Trump inadvertently reveals more of US-Mexico migrant deal
In bright sunshine outside the White House, Trump waved what he said was the text of an agreement Mexican and US officials signed Friday to avert the application of tariffs on their exports to the United States.
Photographs of the document revealed that Mexico appeared to pledge to enact or enforce certain domestic laws if Washington is not satisfied with the results of its first promised efforts — deploying 6,000 National Guardsmen to reinforce its southern border and expanding its policy of taking back asylum-seekers as the United States processes their claims.
If, after 45 days, the US government “determines at its discretion” that the results aren’t enough, the document says, “the Government of Mexico will take all necessary steps under domestic law to bring the agreement into force.”
The document gives the Mexican government another 45 days to achieve that.
It was not clear what specific measures the Mexican government would have to take.
Washington said last week it wanted Mexico to agree to a “safe third country” policy, in which migrants entering Mexican territory must apply for asylum there rather than in the US.
Trump waved the ostensible agreement in front of reporters amid questions about whether his administration really did reach a substantial agreement last week to stem the flow of hundreds of thousands of migrants who pass through Mexico to enter the United States.
The initial deal appeared to repeat previous undertakings the Mexicans have made.
But Trump has repeatedly suggested there is another secret part of the deal that would require more of Mexico.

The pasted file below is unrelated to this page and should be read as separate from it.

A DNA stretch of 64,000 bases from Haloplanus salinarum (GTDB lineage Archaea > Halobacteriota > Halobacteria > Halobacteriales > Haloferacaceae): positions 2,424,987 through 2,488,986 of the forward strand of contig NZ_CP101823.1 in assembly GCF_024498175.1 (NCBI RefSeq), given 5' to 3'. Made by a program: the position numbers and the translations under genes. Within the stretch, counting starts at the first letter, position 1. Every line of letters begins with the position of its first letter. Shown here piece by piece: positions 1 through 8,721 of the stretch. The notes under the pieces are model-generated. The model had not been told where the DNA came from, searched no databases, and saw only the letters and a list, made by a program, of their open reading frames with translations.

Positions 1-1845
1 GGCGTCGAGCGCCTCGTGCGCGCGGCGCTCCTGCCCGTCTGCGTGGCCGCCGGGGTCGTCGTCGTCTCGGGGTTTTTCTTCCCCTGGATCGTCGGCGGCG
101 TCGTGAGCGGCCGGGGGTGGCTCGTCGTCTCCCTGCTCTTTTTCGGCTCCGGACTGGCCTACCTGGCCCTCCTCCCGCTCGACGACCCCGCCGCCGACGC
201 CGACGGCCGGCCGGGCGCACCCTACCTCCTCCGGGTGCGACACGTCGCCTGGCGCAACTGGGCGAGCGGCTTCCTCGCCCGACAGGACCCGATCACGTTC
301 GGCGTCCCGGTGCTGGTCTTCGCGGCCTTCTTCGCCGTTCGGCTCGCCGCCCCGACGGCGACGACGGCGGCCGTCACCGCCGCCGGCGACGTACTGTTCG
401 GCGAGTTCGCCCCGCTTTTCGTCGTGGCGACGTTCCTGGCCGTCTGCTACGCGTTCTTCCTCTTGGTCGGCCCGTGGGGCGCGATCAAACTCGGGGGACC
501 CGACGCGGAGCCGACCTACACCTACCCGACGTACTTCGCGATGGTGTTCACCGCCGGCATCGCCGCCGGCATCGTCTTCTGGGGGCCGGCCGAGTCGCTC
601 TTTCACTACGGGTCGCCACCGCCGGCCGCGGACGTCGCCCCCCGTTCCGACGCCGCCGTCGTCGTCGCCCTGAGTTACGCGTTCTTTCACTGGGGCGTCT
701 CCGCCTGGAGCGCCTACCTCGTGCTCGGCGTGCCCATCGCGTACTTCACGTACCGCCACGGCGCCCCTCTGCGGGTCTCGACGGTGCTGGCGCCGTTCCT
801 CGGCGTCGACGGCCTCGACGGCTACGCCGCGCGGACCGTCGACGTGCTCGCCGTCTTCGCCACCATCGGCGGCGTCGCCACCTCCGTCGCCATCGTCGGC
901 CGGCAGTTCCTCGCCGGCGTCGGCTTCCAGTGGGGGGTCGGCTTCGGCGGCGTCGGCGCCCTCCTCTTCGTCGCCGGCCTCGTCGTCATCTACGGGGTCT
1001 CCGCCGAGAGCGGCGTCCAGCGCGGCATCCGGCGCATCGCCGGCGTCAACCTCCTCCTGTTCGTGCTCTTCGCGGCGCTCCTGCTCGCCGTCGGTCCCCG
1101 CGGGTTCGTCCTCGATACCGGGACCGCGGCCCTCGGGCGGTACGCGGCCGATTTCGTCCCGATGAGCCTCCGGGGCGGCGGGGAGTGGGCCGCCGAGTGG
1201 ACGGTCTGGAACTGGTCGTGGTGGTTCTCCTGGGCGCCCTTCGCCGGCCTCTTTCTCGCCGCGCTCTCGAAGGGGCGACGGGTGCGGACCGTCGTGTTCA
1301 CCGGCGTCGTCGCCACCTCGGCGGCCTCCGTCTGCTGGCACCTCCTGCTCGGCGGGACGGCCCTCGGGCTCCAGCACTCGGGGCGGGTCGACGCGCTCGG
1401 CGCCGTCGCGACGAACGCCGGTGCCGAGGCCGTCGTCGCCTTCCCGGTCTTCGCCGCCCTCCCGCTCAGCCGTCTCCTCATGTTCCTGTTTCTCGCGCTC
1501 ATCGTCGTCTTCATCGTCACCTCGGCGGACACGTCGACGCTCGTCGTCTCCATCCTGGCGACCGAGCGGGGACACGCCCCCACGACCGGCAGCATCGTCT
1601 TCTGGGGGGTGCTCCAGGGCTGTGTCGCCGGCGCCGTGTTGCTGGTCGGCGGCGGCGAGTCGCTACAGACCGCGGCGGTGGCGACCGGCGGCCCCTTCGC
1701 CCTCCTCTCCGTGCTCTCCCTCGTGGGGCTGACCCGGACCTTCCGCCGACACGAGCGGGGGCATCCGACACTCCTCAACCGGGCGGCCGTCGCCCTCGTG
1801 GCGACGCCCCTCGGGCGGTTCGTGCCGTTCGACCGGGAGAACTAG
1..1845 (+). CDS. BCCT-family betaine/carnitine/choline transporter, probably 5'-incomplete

“Mexico is doing a great job at the border, really helping us,” he said Tuesday.
“They have been working very hard. We’re doing very well together. Good relationship.”
‘Everything is right here’
Foreign Minister Marcelo Ebrard, who led Mexico’s negotiating team in Washington, repeated his denial that there is a secret annex to the deal.
“You’re not going to see it anywhere. Absolutely everything is right here. Everything. There’s nothing that’s not in this report,” he told a news conference in Mexico City, holding up the nine-page briefing he plans to deliver to the Mexican Senate.
That document says the countries discussed a “possible deal” to process asylum-seekers in whichever country they arrive in first.
If Washington deems the results of the initial measures insufficient after 45 days, Mexico City has another 45 days to implement the agreement.
Ebrard evaded reporters’ questions on what exactly that additional deal would look like.
“Mexico is not going to fail. Mexico is open to negotiations if we fail, but we’re not going to fail,” he said.
Pressed on what Mexico will do if Trump deems otherwise, he said, “I’m not going to reveal Mexico’s strategy… That wouldn’t be prudent.”
Mexico’s leftist government has insisted tighter borders cannot be the only solution, insisting on the need to protect migrants’ rights and fund major infrastructure and development projects in Central America.
But Mexico faces huge pressure to deliver immediate results at the US-Mexican border, where American officials detained 144,000 migrants in May, up 32 percent from April — including a record 89,000 in families.
Ebrard said Mexico would begin deploying its National Guard to the southern border on Wednesday.
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